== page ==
Ghrelin is a 28-amino acid polypeptide hormone produced mainly by endocrine A-like cells in the gastric and duodenum epithelia being responsible for appetite stimulation; its concentration is reduced after bypass surgery as a result of lack of food stimulus (31).

Changes are also seen in adipocyte-derived hormones, leptin is correlated with insulin resistance whereas adiponectin enhances insulin sensitivity (32). After bypass surgery, a decrease in leptin level and a rise in adiponectin concentration are noted (33, 34). A recently published study investigating adipocyte-derived exosomal microRNAs after gastric bypass showed that there are major changes in these microRNAs which correlated to improvement of insulin resistance and metabolomic changes consistent with improved glucose homeostasis (35).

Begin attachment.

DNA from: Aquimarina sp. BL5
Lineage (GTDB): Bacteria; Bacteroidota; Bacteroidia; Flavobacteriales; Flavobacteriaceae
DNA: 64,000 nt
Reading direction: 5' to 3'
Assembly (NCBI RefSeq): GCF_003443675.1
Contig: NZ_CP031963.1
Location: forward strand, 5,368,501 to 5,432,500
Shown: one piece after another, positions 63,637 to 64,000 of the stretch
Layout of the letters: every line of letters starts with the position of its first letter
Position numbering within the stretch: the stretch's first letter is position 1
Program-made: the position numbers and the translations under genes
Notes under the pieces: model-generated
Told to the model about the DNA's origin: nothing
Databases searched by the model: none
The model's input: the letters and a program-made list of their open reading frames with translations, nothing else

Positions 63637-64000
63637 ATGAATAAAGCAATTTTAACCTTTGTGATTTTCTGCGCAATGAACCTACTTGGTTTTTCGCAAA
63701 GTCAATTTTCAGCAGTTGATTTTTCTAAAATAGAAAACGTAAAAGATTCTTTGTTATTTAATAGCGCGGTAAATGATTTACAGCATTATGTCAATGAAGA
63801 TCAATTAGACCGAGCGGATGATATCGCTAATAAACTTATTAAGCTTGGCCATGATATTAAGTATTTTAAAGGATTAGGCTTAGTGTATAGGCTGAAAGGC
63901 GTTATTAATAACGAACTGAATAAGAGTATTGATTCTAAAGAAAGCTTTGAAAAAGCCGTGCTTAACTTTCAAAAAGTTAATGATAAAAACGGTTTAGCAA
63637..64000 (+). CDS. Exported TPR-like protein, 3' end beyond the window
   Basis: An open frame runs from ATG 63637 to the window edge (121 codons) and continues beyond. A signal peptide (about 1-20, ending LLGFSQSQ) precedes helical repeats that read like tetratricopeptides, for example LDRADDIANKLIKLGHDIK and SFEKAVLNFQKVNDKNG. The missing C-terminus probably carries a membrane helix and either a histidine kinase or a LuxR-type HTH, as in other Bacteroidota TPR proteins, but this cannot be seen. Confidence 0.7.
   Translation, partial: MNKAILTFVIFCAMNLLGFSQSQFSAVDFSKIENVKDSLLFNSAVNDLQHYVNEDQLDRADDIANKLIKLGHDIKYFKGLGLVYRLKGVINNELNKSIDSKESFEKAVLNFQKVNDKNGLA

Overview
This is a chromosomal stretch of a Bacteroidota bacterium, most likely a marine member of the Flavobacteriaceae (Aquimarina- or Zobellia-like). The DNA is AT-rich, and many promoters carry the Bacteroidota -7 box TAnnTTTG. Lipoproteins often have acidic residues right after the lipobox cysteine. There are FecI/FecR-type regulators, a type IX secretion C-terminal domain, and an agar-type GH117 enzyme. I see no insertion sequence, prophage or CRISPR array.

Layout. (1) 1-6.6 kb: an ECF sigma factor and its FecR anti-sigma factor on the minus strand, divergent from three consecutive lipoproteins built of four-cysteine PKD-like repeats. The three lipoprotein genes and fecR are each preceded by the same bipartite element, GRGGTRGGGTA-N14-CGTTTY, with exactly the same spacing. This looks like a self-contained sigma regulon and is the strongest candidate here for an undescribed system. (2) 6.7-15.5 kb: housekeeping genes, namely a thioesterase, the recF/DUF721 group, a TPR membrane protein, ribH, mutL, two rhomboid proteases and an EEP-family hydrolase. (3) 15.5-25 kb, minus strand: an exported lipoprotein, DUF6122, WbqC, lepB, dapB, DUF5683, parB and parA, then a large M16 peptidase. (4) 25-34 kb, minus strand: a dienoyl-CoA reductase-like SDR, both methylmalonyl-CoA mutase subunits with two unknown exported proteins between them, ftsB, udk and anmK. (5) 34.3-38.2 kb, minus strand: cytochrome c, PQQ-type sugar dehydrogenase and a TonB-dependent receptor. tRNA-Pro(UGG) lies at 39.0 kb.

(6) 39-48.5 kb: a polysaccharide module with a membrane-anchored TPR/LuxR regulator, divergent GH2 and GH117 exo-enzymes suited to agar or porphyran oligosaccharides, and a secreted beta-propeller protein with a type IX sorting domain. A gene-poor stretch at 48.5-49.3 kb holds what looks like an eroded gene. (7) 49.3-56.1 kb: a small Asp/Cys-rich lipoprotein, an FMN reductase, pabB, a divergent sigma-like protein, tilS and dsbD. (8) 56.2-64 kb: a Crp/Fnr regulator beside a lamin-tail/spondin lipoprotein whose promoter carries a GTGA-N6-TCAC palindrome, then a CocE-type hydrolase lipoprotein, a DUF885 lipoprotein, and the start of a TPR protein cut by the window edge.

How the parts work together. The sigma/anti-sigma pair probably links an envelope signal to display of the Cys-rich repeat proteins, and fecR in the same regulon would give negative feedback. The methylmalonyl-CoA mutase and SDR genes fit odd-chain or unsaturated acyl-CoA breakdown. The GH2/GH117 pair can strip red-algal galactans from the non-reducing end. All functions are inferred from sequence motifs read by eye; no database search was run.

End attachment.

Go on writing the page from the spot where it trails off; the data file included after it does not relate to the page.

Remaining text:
A randomized controlled trial comparing RYGB to a lifestyle intervention included Taiwanese and American patients published in 2016 by Chong et al. found that RYGB was associated with better improvement and remission of diabetes in both ethnicities (36).

As the aforementioned findings indicate, success of T2DM via bariatric surgery can be predicted and that the actual mechanism supporting these phenomena appears multifactorial and may involve changes in gut- and adipocyte-derived hormones (37).

PBH and Its Management